Just this week the New York Times published an article entitled the 9 Ways to Make the Most of an Artichoke, which explains how to prepare artichokes raw, stuffed or sautéed, and provides recipes for each.

Stuffed Artichokes

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  • 1 lemon, halved
  • 4 whole artichokes
  • 2-3 cup fresh breadcrumbs
  • 1/2 cup grated Pecorino Romano cheese
  • 1 small garlic clove, minced
  • 2 tablespoons chopped fresh parsley leaves
  • Freshly ground black pepper
  • 1/4 cup EVOO

Squeeze the lemon halves into a large bowl and fill the bowl with cold water. To prepare them stuffed, first use scissors to cut off the prickly tops of the leaves and disgard any hard outer leaves. Then slowly tug the leaves outward to loosen them for the filling and dig out the sharp little leaves on the inside with a spoon until it’s nice and clean. Also be sure to trim off the stems so each artichoke can sit flat in the pot. I cut up the stem into little circles and steamed them along side the artichokes. As each one is completed, place it in the lemon water to prevent it from discoloring.

In a small bowl, combine the breadcrumbs, cheese, garlic, and parsley and season with pepper. Mix well; slowly add the oil till the crumb mixture is moistened enough to stick together. You may need to adjust the amount of oil depending on the type and amount of bread crumbs used.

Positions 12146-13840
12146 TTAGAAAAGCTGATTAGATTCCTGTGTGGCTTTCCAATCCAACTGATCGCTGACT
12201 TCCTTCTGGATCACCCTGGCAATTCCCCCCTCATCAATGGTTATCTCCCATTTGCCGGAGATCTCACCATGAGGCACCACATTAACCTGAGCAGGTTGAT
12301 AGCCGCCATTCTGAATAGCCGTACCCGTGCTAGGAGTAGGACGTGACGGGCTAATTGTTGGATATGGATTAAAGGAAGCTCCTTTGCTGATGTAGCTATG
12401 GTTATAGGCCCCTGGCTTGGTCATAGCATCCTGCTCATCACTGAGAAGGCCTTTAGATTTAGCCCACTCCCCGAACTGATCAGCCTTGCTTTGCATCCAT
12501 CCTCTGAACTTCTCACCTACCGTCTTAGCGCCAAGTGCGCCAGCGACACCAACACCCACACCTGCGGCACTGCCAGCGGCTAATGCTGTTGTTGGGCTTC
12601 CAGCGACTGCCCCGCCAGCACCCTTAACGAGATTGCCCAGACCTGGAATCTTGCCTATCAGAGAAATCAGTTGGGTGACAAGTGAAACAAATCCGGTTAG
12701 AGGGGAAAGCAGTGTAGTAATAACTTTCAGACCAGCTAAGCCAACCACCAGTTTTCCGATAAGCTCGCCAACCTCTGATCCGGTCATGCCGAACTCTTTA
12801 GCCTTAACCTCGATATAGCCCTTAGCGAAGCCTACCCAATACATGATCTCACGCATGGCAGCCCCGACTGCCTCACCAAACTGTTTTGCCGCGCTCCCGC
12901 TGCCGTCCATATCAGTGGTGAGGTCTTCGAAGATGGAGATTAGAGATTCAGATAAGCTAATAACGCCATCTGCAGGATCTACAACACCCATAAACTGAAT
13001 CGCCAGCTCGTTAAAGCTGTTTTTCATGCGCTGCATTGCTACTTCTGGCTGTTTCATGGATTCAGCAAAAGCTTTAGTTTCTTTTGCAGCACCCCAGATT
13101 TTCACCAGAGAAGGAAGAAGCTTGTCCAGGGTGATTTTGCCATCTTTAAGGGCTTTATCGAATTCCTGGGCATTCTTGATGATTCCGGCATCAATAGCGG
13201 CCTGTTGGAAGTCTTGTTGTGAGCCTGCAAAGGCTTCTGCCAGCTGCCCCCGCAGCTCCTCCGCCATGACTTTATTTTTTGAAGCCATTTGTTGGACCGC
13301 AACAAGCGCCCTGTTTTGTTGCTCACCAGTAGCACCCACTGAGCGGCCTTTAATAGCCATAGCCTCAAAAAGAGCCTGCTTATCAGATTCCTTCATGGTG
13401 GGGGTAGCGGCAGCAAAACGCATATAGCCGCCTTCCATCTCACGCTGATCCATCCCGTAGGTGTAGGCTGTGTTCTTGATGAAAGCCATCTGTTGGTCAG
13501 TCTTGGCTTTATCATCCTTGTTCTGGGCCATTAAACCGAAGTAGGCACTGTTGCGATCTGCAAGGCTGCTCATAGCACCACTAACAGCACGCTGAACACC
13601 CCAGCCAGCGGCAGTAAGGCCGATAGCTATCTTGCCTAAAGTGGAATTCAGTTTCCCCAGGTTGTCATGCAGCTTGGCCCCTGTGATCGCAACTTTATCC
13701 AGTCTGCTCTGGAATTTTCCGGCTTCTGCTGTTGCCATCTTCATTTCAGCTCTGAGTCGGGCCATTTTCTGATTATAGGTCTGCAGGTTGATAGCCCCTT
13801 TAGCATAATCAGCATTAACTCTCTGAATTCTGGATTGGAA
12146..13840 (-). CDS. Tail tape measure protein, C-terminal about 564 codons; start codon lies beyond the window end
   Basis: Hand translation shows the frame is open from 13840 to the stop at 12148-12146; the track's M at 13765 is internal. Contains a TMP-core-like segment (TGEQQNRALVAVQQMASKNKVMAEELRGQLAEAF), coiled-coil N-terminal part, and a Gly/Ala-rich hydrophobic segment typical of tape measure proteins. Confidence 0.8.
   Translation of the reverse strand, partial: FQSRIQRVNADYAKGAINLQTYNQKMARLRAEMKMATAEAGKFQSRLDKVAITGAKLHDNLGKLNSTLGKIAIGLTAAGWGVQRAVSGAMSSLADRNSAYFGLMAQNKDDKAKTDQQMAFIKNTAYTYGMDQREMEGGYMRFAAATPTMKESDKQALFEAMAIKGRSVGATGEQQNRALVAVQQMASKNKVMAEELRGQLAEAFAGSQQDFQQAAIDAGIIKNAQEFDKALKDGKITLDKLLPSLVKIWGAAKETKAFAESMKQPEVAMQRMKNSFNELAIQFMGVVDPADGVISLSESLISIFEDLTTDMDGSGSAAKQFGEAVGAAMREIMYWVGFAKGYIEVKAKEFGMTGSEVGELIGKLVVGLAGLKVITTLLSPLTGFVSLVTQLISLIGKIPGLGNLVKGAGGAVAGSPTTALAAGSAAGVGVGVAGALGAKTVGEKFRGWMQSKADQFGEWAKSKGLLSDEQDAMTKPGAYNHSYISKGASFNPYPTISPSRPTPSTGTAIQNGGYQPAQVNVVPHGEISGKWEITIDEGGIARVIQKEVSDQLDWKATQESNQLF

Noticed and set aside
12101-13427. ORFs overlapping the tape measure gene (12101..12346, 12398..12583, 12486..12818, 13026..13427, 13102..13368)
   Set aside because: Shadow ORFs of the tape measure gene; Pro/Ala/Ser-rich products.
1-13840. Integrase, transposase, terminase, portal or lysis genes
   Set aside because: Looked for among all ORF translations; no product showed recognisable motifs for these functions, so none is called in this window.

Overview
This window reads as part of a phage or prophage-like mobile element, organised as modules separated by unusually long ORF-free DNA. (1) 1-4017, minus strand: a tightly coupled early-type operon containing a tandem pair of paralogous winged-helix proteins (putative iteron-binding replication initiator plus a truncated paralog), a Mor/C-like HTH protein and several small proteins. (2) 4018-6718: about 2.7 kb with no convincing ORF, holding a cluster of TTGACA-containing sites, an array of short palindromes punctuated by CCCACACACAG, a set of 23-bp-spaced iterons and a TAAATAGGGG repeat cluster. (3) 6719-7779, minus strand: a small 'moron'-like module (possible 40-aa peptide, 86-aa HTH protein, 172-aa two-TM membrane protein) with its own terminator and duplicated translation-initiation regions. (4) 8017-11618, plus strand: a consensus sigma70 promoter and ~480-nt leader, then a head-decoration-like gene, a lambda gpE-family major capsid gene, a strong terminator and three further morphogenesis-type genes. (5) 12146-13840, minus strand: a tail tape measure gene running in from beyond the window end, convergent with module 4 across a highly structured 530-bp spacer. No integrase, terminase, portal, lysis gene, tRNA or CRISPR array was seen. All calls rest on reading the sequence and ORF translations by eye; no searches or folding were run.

Stuff the filling into the middle and also pull each leaf open slightly and stuff a little filling into the opening. Place the artichokes snugly side by side in a large pan with a tight-fitting lid. Add 1 inch of water to the pot. Squeeze lemon juice over the top. Cover, bring to a boil, then reduce the heat and steam until the bottoms of the artichokes are tender, 35 to 45 minutes; a knife should insert easily. Make sure the water doesn’t boil dry. Add more water if necessary.

Serve each artichoke hot, on an individual plate with melted butter and red wine vinegar in little ramekins to dip. Also be sure to put out big bowls on the table to deposit the leaves in once you’ve eaten them.

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easy roasted tomato soup

I don’t know how this happens…my last post was a new years resolution to blog once a week and then BAM! it’s February 15th and I haven’t posted yet. I’m very sorry, dear readers, I promise to do better!

Life in New Orleans has been pretty crazy lately, with two weekends of mardi gras, the city hosting the superbowl in between, and valentines day. I’m so ready to detox from all of the drinking and eating I’ve been doing, and this roasted tomato soup is just the thing to soothe my sore throat and nurse me back to heath.

I’ve always made Campbells tomato soup with sauteed celery and onions when the craving came around, but knowing how much sodium is in those cans of soup, I started to investigate how I could make the soup myself. It turns out, this soup is incredibly easy to throw together and tastes infinitely better than the Campbell’s version.

easy roasted tomato soup

adapted from the Food Network